Iraq rejects Israeli role in Gulf flotilla

Iraqi Foreign Minister Mohammed Ali Al-Hakim. (Reuters/File)
Updated 12 August 2019

Iraq rejects Israeli role in Gulf flotilla

  • Tensions have escalated in past months, with drones downed and tankers mysteriously attacked in Gulf and nearby waters

BAGHDAD: Iraq rejects any Israeli participation in a naval force to protect shipping in the Strait of Hormuz, at the heart of tensions with Iran, Foreign Minister Mohammed Ali Al-Hakim said on Monday.

Tensions have escalated in past months, with drones downed and tankers mysteriously attacked in Gulf and nearby waters.

Washington and its Arab allies in the Gulf region have accused the Islamic republic of carrying out the tanker attacks. The US has since sought to assemble an international coalition it says is to guarantee freedom of navigation in the Gulf.

Israel has made no official announcement on the operation, although Israeli media have reported a possible role for the Jewish state. Iraq “rejects any participation of forces of the Zionist entity in any military force to secure passage of ships in the Arabian Gulf,” Hakim said on Twitter. “Together, the Gulf states can secure the passage of ships,” he said.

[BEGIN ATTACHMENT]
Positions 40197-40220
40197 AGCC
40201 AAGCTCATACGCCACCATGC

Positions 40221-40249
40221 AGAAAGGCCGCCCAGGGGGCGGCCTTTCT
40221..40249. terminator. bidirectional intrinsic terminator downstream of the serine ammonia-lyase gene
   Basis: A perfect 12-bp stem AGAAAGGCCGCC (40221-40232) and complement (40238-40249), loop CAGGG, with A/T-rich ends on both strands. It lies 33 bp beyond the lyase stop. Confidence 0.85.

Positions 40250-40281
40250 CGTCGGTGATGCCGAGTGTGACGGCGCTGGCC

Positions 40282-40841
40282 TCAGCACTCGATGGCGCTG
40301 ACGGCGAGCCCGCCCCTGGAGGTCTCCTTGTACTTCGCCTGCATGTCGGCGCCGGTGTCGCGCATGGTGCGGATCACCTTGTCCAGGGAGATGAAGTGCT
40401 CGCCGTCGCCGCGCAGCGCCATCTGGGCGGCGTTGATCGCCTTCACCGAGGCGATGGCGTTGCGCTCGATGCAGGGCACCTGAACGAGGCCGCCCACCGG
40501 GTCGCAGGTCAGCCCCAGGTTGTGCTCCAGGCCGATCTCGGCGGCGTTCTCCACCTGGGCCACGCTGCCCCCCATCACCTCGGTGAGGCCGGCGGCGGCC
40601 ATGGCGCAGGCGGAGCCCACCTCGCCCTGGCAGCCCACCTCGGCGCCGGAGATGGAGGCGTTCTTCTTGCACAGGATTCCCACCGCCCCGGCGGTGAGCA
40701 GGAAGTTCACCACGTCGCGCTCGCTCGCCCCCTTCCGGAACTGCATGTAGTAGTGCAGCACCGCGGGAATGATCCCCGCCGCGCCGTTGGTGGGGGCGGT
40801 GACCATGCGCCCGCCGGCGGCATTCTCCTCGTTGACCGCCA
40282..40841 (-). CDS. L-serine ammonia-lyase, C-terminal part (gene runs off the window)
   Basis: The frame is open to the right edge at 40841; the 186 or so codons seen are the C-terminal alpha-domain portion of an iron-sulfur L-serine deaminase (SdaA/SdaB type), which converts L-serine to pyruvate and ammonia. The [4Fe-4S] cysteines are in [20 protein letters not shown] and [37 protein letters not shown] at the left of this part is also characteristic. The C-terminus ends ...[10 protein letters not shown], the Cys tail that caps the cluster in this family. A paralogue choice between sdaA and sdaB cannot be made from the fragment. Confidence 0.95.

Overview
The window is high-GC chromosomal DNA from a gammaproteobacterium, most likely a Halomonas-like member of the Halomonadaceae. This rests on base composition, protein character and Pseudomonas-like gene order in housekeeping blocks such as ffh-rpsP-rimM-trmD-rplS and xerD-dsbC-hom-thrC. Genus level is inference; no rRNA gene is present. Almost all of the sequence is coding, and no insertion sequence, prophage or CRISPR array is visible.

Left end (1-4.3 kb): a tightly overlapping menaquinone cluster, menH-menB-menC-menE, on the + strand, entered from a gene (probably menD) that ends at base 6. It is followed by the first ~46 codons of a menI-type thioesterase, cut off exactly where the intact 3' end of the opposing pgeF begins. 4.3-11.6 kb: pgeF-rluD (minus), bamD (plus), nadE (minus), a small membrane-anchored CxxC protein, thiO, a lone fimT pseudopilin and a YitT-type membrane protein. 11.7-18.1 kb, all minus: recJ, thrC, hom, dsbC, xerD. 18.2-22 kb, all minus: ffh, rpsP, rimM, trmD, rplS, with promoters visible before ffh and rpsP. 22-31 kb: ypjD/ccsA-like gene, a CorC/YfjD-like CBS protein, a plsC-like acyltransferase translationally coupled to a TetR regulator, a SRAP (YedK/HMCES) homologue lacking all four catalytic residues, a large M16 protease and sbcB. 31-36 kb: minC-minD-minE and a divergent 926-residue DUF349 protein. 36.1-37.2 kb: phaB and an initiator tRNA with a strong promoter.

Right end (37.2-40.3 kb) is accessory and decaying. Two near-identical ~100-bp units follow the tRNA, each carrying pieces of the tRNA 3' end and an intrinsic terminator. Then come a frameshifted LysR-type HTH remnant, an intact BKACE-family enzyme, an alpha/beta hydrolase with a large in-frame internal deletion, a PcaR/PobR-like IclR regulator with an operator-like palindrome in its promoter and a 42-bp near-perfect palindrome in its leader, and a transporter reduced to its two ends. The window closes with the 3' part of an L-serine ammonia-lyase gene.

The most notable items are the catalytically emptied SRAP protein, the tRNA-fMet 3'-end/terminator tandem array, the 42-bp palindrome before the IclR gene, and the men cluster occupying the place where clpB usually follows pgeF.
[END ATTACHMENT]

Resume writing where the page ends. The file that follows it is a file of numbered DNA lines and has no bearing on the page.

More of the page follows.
He added that “Iraq will work to lower tensions in our region through calm negotiations,” while “the presence of Western forces in the region would raise tensions.”

Tehran and Washington have been at loggerheads since President Donald Trump unilaterally withdrew the US from a nuclear accord between Iran and world powers in May 2018, reimposing biting sanctions.

If the coalition is formed, each country would provide a military escort for its commercial ships through the Gulf with the support of the US military, which would carry out aerial surveillance and command operations. 

The UK has said it will take part, but other European countries have so far kept out, fearing it might harm efforts to reach a negotiated settlement with Iran.

Iran’s Defense Minister Amir Hatami said on Thursday any Israeli involvement could have “disastrous consequences” for the region and the formation of a US-led flotilla in the Gulf would increase insecurity.


Kurdish fighters withdraw from besieged Syria town

Updated 35 min 17 sec ago

Kurdish fighters withdraw from besieged Syria town